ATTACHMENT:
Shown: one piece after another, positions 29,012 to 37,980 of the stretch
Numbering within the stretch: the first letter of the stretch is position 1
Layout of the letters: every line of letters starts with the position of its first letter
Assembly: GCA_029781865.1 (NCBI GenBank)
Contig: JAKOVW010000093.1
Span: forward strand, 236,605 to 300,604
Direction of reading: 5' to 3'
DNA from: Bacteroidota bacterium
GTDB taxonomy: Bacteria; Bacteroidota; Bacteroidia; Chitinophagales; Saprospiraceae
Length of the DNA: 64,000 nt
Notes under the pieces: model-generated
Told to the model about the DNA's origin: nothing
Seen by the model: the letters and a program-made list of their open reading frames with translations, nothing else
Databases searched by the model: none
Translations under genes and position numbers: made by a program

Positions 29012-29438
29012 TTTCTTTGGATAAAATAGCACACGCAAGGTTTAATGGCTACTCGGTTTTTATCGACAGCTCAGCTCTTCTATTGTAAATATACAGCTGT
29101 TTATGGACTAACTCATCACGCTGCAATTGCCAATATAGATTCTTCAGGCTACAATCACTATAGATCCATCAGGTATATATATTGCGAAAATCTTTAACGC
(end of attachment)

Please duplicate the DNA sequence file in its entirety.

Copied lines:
Shown: one piece after another, positions 29,012 to 37,980 of the stretch
Numbering within the stretch: the first letter of the stretch is position 1
Layout of the letters: every line of letters starts with the position of its first letter
Assembly: GCA_029781865.1 (NCBI GenBank)
Contig: JAKOVW010000093.1
Span: forward strand, 236,605 to 300,604
Direction of reading: 5' to 3'
DNA from: Bacteroidota bacterium
GTDB taxonomy: Bacteria; Bacteroidota; Bacteroidia; Chitinophagales; Saprospiraceae
Length of the DNA: 64,000 nt
Notes under the pieces: model-generated
Told to the model about the DNA's origin: nothing
Seen by the model: the letters and a program-made list of their open reading frames with translations, nothing else
Databases searched by the model: none
Translations under genes and position numbers: made by a program

Positions 29012-29438
29012 TTTCTTTGGATAAAATAGCACACGCAAGGTTTAATGGCTACTCGGTTTTTATCGACAGCTCAGCTCTTCTATTGTAAATATACAGCTGT
29101 TTATGGACTAACTCATCACGCTGCAATTGCCAATATAGATTCTTCAGGCTACAATCACTATAGATCCATCAGGTATATATATTGCGAAAATCTTTAACGC